So make a date with your son to see the current crop of SAC actors showcase their talents in our magical and inventive staging of Shakespeare’s beloved comedy. As the poet W. H. Auden tells us:

    So I wish you first a
    Sense of theatre; only
    Those who love illusion
    And know it will go far:
    Otherwise we spend our
    Lives in confusion
    Of what we say and do with
    Who we really are.

    ...



    Learning to be leaders and change makers

    Three SAC students have received awards and recognition for their work in a prestigious enrichment program for high-achieving students across Canada and North American.

    In July, grade 12 students Eric Asgari, William Deo, and Randy Lee attended the SHAD Summer program. SHAD, a non-profit Canadian organization, focuses on STEAM (science, technology, engineering, art, and math), as well as entrepreneurship.

    The program’s mission is to empower exceptional youth to make the world a better place. One of the major aspects of the program is a culminating project to find an innovative product or service to address a pressing world issue. This year’s topic was how to improve food security.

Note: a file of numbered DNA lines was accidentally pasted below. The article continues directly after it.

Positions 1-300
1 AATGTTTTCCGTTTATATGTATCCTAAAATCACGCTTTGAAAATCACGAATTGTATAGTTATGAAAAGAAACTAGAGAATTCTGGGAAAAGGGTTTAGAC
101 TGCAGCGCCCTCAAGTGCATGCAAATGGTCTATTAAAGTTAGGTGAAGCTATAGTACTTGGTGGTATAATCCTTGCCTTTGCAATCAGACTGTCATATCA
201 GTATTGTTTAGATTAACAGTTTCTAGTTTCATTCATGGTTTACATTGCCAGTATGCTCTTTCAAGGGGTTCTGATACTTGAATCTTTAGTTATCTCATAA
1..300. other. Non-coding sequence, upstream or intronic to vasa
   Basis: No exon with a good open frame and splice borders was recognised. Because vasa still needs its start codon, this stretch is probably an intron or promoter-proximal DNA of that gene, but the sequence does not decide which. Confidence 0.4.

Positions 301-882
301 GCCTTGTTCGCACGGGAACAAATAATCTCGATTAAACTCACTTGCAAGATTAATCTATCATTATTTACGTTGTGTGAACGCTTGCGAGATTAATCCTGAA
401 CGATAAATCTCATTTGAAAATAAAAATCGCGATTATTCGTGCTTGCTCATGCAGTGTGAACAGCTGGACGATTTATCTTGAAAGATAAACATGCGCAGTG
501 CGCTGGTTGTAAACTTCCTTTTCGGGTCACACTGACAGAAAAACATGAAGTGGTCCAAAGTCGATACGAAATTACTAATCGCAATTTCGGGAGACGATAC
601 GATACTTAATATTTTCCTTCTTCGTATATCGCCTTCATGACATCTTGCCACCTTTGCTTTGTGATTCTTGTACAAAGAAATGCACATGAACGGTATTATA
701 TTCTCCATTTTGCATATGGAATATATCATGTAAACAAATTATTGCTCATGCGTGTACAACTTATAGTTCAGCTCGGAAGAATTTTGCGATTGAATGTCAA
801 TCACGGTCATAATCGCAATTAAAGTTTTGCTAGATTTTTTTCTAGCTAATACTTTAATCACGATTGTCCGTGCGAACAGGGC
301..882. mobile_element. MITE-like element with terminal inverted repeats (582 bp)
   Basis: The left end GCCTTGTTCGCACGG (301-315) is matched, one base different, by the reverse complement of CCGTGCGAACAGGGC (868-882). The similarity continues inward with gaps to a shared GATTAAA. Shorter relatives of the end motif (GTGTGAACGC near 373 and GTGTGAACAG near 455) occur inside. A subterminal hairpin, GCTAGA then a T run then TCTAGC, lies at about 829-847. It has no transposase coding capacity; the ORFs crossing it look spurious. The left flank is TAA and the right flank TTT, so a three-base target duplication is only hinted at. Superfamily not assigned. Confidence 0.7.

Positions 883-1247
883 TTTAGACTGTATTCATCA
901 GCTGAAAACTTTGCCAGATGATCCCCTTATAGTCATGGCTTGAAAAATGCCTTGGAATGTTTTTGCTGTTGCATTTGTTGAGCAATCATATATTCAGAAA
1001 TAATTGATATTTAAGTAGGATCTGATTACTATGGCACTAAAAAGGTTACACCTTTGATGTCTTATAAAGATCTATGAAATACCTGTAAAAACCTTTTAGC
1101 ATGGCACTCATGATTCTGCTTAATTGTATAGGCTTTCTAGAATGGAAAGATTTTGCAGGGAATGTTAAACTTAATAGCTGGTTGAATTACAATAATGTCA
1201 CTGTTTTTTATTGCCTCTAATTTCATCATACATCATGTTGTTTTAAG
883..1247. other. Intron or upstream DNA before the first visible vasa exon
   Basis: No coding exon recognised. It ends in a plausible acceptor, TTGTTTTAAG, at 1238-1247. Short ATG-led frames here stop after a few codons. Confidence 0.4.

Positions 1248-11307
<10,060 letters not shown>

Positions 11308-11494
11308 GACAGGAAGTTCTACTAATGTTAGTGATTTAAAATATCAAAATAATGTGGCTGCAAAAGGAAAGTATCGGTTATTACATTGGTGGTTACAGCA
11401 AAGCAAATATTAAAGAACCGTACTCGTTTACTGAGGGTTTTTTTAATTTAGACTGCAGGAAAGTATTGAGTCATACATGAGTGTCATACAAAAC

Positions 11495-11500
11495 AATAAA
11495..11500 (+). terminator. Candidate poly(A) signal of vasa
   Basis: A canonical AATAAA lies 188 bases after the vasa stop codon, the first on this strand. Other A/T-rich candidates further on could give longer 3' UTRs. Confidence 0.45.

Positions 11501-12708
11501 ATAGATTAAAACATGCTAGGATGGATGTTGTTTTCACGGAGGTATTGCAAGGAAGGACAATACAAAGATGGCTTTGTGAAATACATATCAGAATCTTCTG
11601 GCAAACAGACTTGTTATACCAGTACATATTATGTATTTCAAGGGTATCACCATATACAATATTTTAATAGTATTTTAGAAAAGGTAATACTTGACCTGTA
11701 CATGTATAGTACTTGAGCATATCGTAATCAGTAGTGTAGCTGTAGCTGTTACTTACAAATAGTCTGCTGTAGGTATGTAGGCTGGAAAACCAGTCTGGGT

Champion teams from each university were chosen to compete for the SHAD Cup. The SHAD–John Dobson Entrepreneurship Awards ceremony took place at the end of October at Ryerson University. All three SAC participants received recognition.

    Randy's team from the University of British Columbia (UBC) was one of three wild card teams to attend. Although Eric and William's teams did not advance, they were each seconded to other winning teams at their university, which is quite an honour. They all had an opportunity to hone their projects and make contributions in the latter part of the summer.

    Eric's team from Dalhousie University (CrickEats) took first place for the "Best Prototype (Eric built the prototype!). They also received second place for "Best Application of Scientific Principles." CrickEats is a farming system using human-grade equipment to harvest protein rich crickets for human consumption in a manner that is efficient, affordable, and sustainable.